The International Olympic Committee has revealed its latest enhancement to the bidding process for the Olympics, with candidate cities for the 2024 Games set to be afforded the opportunity to liaise with the IOC’s TOP Partners and rights-holding broadcasters.
The IOC Executive Board today (Friday) approved the new opportunity for candidate cities to get more “first-hand advice” from the IOC and Olympic Movement stakeholders, beginning with the 2024 candidature process.
The IOC said in a statement: “It was agreed that the IOC’s TOP Partners and Rights-Holding Broadcasters (RHBs) be allowed to provide their knowledge and expertise to candidate cities in an IOC-controlled environment. Based on Olympic Agenda 2020 Recommendation 1, the decision is aimed at reducing the costs associated with the candidature process while increasing flexibility and support to the candidate cities. The cities will benefit from the vast experience of the TOPs and RHBs, while preserving the integrity and neutrality of the candidature process.”
The move comes after the IOC unveiled a substantially revised bid process for the 2024 Olympics earlier this month. The IOC unveiled the changes at its general assembly, with the cut-down phase eliminated in a decision that is set to see bid cities battle it out over a two-year global campaign.
Under the IOC’s original scheme, contenders declaring by the September 15 deadline would have been listed as ‘applicant cities’ until April or May 2016. At that point, the IOC executive would have decided on a short list of official ‘candidate cities,’ with the possibility of cutting one or more from the field.
Under the new system, the cities will present their bids to the IOC in three separate stages. These will encompass overall vision from September to May 2016, legal guarantees and venue funding from May 2016 to December 2016, and games delivery and venue legacy from December 2016 to September 2017.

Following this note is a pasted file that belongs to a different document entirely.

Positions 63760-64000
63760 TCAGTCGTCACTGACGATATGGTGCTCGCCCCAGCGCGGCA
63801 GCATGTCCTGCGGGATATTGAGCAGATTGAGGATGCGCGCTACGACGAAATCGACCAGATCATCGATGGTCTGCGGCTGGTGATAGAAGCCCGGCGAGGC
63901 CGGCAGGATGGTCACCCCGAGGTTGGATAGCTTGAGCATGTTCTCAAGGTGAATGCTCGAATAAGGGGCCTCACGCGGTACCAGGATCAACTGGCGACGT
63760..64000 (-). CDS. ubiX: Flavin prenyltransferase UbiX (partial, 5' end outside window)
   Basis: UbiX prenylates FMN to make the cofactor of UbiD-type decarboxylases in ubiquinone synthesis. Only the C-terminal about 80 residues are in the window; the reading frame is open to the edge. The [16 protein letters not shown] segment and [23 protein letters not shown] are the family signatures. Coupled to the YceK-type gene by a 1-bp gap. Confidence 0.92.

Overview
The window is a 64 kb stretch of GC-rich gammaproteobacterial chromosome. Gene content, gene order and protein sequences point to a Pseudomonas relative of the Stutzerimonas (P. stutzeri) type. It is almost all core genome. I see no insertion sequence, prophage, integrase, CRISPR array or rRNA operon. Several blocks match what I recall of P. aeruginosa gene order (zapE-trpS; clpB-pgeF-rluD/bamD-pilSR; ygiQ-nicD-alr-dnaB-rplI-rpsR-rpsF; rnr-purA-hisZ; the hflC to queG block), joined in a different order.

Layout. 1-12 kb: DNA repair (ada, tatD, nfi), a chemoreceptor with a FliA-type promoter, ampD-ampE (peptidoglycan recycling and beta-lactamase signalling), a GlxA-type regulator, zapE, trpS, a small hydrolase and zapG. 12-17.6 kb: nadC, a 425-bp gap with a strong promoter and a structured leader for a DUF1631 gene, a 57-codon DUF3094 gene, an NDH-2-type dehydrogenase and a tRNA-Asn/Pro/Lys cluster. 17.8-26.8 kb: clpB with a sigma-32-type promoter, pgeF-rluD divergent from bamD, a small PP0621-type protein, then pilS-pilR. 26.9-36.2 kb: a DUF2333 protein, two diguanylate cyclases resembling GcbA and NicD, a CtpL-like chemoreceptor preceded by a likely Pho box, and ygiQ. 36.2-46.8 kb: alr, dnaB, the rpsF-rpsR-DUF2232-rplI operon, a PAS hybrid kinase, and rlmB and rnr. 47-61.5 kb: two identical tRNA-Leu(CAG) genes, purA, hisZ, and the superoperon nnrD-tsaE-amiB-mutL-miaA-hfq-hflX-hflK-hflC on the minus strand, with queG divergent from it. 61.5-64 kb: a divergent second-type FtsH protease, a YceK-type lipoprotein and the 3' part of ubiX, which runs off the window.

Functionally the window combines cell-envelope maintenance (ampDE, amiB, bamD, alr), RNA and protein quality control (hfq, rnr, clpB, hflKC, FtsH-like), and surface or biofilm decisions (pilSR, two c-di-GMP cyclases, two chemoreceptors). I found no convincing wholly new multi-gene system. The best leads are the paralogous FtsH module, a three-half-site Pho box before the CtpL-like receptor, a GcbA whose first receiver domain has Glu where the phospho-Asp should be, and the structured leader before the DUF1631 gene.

Budapest, Hamburg, Paris and Rome have already declared their candidacies for the 2024 Olympics, with the US Olympic Committee set to decide on a replacement for Boston and the likes of Baku and Toronto linked with late entries ahead of next month’s deadline.
Meanwhile, the IOC has also approved the approach to the implementation of Recommendation 40 of Olympic Agenda 2020 that will lead to all candidates for the IOC Athletes’ Commission elections at the 2016 Olympic Games in Rio de Janeiro being from International Federations (IFs) and National Olympic Committees (NOCs) that have their own Athletes’ Commissions either already in place or, in the case of IFs, in the process of being established.
The IOC said: “Reinforcing the Olympic Agenda 2020 emphasis on the athletes being at the heart of the Olympic Movement, this approach ensures the strongest possible nominations to be made to the IOC Athletes’ Commission. It also allows the IOC to work in partnership with all NOCs and IFs to further strengthen the structures, role and representation of Athletes’ Commissions in their organisations.”
Finally, the IOC has hailed a landmark with Buenos Aires’ staging of the 2018 Youth Olympic Games set to be the first event in Olympic history to achieve gender equality on the sports programme, with 1,893 women and 1,893 men set to compete. Equality was achieved following a proposal by United World Wrestling (UWW) to reallocate 18 quota places from men to women, which was approved today by the IOC.